For a while between ’98 and 2000 I was doing a regular feature for a glossy high quality mystery fiction magazine. This was a short lived publication put out by a long established women’s interest magazine, similar to the kind of work I had been providing for my other pulp digest, but with better rates and color assignments. Oddly enough these projects took place neatly between the short hiaitus that the other ‘mystery digest’ client put me on (not sure what happened, but work dried up for a while from this long time client, but then resumed to a more regular schedule starting around this year). These assignments were for a regular feature where they discussed trademark mystery characters from a variety of established authors. I was asked to concentrate more on the character’s quirks, environment and window dressings, but to try and avoid showing much of their faces. This was the 2nd or 3rd batch of these ‘character portraits’ that I did for this client. These were fun and challenging, and I’m sorry that the magazine didn’t last longer than it did.
I had a caricature assignment this month from a new client, an east coast college mouthpiece magazine. I approached this one a little differently than my usual style, and I was quite happy with how it turned out. Haven’t had much chance to go back to this style since, though.
I had a couple assignments this month from my children’s consumer magazine client. I dont’ remember what the deal was with these two illustrations, but I’m sure they were connected with some sort of ‘puzzle’ in each case. I had a lot of fun with the ‘faux product designs’ below, it took me back to my youth, collecting and studying the artwork on ‘wacky packages’.
The ‘globe’ illustration above was for a local religious organization’s monthly magazine, and the illustration below was another in a series of ‘recipe’ articles that I contributed to for a while for my east coast newspaper client.
I had another textbook project this month from an east coast publisher. These were a series of black and white scratchboard illustrations on a variety of subjects. I had the impression that I was only one of several illustrators working on this book project. I had another batch of similar illustrations for the same client the month before. Some were of a nautical nature, and there were a few that had to do with space travel, and archaology, and there were a series of illustrations about a young boy from an aleutian fishing village. I had a little more time with this project than I normally do with a lot of my ‘same day’ work, so a lot of them came out quite nice.
It was with this project that I really started using the ‘scratchboard rake’ tool in my Painter software, mostly as a way of putting down ‘grey areas’ in the background that I could sculpt into clouds or fog shrouded mountains or whatever the illustration called for. This would become a tool that I would lean on heavier and heavier as the years went by, and would find new and interesting ways to put it to use. For those not familiar with the ‘rake’, it is a tool that allows you to draw several parallel lines in scratchboard at the same time, and if you keep them fairly straight, you can copy and past a number of them together to give yourself a ‘grey field’ that you can then go back into with a white tool and manipulate in a manner of ways. Sometimes it takes a bit more forethought and planning ahead of time but it makes for a much cleaner image and is worth the trouble.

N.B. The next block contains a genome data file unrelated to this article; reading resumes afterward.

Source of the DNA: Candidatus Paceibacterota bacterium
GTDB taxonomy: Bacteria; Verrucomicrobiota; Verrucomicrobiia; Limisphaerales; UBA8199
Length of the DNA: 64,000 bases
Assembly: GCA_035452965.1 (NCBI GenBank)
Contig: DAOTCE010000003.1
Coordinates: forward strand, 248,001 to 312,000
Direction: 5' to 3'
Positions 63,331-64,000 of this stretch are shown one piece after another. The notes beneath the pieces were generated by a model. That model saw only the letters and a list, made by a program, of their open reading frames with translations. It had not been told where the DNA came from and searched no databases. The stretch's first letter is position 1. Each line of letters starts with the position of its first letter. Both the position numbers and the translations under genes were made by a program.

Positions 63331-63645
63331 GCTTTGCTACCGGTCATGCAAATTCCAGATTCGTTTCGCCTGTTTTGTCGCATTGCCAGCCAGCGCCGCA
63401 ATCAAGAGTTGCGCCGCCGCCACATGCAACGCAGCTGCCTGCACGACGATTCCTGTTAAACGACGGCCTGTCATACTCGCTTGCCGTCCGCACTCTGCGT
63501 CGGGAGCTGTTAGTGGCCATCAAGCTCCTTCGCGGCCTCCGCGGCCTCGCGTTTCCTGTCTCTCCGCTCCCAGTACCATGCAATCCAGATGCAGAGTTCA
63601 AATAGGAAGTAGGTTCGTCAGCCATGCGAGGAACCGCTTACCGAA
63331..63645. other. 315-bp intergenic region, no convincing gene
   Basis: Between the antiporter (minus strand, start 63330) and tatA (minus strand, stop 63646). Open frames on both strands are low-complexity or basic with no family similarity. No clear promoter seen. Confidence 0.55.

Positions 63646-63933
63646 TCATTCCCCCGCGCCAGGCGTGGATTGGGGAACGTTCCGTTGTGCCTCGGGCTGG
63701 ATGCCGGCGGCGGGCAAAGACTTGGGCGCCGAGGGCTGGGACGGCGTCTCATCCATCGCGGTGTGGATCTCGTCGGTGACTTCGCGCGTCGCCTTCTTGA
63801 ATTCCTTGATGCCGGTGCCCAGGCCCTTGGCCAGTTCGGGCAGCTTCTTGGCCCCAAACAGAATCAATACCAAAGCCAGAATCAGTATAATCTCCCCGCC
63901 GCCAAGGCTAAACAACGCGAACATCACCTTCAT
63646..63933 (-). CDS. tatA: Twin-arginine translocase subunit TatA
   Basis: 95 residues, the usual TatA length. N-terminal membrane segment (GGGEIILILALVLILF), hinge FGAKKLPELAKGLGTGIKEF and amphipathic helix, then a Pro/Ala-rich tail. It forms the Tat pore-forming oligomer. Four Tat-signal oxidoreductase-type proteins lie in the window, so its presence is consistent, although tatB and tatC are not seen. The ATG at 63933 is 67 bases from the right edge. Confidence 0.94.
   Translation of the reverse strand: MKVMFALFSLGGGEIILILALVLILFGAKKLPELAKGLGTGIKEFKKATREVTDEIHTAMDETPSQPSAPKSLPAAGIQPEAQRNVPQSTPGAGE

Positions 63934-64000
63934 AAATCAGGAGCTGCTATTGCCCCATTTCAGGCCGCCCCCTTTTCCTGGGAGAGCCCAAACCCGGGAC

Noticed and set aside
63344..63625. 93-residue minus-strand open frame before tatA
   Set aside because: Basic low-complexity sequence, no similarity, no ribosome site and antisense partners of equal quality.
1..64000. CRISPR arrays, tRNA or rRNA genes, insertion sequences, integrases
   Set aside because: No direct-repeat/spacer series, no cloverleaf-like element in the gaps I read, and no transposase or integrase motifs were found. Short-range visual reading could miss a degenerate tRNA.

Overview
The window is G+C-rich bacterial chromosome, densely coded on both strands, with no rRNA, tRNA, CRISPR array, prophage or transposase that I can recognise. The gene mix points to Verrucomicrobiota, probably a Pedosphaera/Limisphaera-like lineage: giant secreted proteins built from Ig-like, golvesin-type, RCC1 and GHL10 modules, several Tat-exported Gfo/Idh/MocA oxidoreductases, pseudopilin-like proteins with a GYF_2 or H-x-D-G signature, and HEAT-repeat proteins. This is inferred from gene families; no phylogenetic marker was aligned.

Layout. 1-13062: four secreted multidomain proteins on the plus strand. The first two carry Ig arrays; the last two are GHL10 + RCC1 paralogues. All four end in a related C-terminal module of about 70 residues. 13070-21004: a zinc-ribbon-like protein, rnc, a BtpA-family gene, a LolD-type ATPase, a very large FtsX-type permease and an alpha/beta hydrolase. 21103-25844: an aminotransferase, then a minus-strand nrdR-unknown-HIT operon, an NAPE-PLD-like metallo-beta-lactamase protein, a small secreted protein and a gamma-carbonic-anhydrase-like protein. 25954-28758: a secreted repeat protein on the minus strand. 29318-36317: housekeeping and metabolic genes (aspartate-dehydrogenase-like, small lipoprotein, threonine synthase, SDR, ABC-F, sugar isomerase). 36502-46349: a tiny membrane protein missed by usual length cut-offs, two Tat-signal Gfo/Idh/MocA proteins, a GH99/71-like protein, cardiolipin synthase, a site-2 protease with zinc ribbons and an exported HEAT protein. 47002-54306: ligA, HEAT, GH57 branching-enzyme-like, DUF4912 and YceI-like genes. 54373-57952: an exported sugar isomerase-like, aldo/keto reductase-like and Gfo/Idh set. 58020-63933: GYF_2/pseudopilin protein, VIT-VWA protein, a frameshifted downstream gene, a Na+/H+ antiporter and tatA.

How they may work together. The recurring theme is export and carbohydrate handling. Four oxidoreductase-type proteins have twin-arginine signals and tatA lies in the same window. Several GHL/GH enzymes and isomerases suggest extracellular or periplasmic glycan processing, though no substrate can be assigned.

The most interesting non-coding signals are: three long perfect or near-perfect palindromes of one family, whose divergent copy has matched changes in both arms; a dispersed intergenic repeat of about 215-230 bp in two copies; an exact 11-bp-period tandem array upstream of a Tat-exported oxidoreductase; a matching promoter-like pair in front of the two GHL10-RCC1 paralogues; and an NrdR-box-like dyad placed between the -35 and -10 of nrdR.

One of the wonderful things about a multi-image project like this with a consistent style, is that it gives you invaluable experience at working on your techniques. I think I learned more new things about scratchboard with these two book projects than I had in years of day to day work. You’ll see lots of these new techniques and tricks popping up in everyday projects in the months and years to come.
The above illustration was for my national newspaper client, as was the ‘zen investor’ illustration below. I had a rare reprint request (rare at this time anyway, outside of my usual arrangement with a stock art syndicate I was involved with) for the above illustration, and was my first experience with setting my own prices for reprints.
Also, this month, I got involved with designing some toy blocks for a local toy manufacturer. The idea for this product, was a series of square wooden blocks, with designed printed on them (like the sampling above), based on the ‘three little pigs’ story. Some would be plain brick patterns, some would have doors, some would have windows, some would be ‘made of sticks’, ‘straw’ etc, some would have the pigs on them, some would have a wolf. I suppose the kid would build a ‘house’ and then could huff and puff and knock it down. I’m not sure if this toy ever really ‘took off’, as well as some of their other product lines that I was involved with.
I had a rare black and white full page assignment for my midwest lawyer magazine client (usually these assignments are in color).
To the left was a rather simple spot illustration for my educational publication client, something to do with DNA or the human genome project, no doubt.
Below was a ‘same day’ illustration for my east coast newspaper client. This one having to do with book editing I think.
And finally, a black and white cartoon assignment through my agent, for a michigan regional parenting publication. (pictured below)